Stimulate Your Child’s Curiosity

Science Room

Science Room

pic_sci_egg“When engaged in what looks like child’s play, preschoolers are actually behaving like scientists, according to a new report in the journal of science” -Scientific Inquiry Among the Preschool Set by: Sindya N. Bhanoo, NY Times Oct 1, 2012.

The inspiration for the creation of the Science Room came from Debra’s life-long interest in and love of science and the natural world. The original concept and basic curriculum is that of a hands on children’s science museum, a place where science can be presented to young children in a welcoming atmosphere; where exploration, observation and discovery are encouraged.

The Science Room is an expanded learning center with an emphasis on collections such as: fossils, shells, coral, rocks, minerals, bird nests, beaver wood, fish, insects, emu and ostrich eggs, bones, a human skeleton, a 200 million year old shark tooth, a dinosaur egg-shell, a meteorite, and a dinosaur egg from China (featured in National Geographic in 1996.) In addition, we have a wealth of science activities and books, tools, materials and Science Theme Curriculum, including: Dinosaurs, Space, Oceans, Insects and Bugs, and Plants and Animals.

sunflowersunflowerpreschool_lr-4355The Science Room offers a variety of activities and experiences that is developmentally appropriate. Teaching developmentally appropriate science includes the idea of “utilizing the child’s early learning experiences that are personally relevant to the child, then expanding out to wider ideas.” (Elkind, 1988.)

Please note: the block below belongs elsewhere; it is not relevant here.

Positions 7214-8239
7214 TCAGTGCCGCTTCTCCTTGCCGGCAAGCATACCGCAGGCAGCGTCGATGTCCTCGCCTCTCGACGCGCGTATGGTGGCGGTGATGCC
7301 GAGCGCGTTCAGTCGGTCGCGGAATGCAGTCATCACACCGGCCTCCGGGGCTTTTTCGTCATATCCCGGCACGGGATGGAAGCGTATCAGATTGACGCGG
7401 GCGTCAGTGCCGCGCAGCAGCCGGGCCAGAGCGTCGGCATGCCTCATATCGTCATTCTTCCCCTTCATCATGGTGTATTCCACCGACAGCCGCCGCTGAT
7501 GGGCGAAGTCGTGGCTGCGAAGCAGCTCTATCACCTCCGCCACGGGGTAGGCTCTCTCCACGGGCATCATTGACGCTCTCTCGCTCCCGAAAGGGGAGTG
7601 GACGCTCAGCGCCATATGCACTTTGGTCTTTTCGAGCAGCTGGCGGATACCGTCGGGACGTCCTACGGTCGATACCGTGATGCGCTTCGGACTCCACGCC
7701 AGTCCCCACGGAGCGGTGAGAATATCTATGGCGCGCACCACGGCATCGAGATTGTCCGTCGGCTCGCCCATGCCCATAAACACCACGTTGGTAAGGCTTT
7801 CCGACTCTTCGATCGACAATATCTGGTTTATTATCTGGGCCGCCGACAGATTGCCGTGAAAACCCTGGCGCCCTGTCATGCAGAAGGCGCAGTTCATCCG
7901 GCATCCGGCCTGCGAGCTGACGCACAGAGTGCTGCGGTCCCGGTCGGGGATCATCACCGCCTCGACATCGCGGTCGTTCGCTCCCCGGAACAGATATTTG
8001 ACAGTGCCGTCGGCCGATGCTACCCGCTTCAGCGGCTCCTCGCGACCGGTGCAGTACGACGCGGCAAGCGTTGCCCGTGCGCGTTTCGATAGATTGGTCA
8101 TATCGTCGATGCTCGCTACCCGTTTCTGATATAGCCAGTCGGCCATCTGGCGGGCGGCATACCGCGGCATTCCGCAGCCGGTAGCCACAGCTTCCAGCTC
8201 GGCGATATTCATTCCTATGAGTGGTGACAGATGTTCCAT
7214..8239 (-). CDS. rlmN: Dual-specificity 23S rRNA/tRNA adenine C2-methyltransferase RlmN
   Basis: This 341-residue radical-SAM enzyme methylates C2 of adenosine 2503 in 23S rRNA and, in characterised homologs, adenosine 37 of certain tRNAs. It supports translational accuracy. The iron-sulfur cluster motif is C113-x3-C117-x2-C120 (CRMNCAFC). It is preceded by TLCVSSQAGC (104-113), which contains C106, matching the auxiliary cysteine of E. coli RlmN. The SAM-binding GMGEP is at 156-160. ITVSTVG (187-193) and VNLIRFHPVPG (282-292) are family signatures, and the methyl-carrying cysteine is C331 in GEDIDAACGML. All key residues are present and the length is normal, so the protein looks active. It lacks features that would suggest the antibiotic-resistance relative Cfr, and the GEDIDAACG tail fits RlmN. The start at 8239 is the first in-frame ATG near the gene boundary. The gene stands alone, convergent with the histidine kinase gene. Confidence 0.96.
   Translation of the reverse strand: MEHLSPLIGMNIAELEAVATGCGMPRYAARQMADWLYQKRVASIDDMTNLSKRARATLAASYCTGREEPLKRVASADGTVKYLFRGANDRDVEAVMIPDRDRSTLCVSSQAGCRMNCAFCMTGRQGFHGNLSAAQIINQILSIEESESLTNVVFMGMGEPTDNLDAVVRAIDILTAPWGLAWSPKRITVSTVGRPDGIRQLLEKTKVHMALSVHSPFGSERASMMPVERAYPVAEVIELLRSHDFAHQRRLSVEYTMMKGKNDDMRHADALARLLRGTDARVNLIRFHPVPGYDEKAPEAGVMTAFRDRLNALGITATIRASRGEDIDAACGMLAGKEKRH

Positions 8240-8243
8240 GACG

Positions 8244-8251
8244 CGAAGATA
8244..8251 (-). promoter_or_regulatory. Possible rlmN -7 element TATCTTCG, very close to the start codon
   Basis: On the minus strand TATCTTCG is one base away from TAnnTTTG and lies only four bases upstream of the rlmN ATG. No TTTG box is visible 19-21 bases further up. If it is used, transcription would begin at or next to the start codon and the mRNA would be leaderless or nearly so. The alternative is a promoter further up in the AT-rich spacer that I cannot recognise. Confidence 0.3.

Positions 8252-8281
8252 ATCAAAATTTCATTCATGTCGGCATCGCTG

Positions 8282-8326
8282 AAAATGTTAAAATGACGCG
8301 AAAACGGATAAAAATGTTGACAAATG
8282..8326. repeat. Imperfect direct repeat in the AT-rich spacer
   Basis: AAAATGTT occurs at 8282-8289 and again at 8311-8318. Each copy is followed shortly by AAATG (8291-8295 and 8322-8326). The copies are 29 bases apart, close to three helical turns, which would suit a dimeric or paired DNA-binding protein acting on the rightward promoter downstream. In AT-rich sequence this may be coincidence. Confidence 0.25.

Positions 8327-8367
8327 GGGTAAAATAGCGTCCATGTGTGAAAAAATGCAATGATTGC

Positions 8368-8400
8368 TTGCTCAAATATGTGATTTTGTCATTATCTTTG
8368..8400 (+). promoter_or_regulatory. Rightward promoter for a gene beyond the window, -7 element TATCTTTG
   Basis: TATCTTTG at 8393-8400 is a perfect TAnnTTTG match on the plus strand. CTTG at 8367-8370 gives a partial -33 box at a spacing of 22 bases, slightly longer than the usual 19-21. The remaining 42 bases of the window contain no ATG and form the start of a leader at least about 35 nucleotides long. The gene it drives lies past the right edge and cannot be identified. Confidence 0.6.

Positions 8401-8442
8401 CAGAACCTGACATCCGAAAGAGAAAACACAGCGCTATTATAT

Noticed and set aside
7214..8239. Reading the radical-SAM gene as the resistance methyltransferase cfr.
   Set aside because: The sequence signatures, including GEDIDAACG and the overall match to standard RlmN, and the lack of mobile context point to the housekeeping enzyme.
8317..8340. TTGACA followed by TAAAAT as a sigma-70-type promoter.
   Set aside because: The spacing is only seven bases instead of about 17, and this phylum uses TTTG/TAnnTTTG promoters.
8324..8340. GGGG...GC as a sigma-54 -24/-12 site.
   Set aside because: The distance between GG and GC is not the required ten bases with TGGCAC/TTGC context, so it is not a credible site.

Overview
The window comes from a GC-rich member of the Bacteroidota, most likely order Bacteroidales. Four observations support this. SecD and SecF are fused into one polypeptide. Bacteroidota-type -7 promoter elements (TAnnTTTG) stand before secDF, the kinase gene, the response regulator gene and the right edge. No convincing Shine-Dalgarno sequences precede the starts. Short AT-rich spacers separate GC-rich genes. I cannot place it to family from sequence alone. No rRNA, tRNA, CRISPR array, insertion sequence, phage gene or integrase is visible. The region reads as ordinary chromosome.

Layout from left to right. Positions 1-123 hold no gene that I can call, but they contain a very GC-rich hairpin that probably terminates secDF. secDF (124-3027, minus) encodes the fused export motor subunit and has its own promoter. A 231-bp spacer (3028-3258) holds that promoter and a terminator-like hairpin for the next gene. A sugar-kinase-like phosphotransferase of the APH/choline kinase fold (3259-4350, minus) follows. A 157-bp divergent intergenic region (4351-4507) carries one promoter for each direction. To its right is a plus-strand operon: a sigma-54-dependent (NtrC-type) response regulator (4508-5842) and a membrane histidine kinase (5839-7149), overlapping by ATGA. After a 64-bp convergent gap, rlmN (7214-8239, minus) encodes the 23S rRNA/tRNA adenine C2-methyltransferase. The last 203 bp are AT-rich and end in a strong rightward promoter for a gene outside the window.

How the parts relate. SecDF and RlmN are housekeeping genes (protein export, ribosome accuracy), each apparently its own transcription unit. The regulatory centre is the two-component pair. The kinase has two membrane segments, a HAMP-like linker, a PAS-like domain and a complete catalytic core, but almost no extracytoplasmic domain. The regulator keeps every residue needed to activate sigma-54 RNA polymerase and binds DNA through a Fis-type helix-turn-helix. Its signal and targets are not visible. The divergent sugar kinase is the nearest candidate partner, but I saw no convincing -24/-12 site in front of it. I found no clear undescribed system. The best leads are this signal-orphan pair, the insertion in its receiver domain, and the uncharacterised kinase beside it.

pic_cse_scienceartWe relate subject matter to the child’s daily experiences to explain more complicated theories. For example, during our lesson on meteorites we explain that meteorites get hot when entering the earth’s atmosphere. Many meteorites burn up before they fall to earth and/or glow on their way down. This idea can be easily explained to children by simple friction. Each child rubs their hands together until they get warmer and warmer. Now the discussion can lead to the concept of friction with air heating up meteorites until they glow.

Children are natural scientists, and science has always been a part of the curriculum at Sunflower.
 The children are free to direct their own learning and choose activities appropriate to their own needs and developmental level. Because of this, the children are always learning something new based on their own experiences. This constant learning is fun to see as children who stay at Sunflower for years are still fascinated and happily involved in the Science Room.

“If we want to have great scientists, letting preschoolers explore, play, and do pretend play exercises the capacities for doing science.” -Dr. Gobnickpic_science06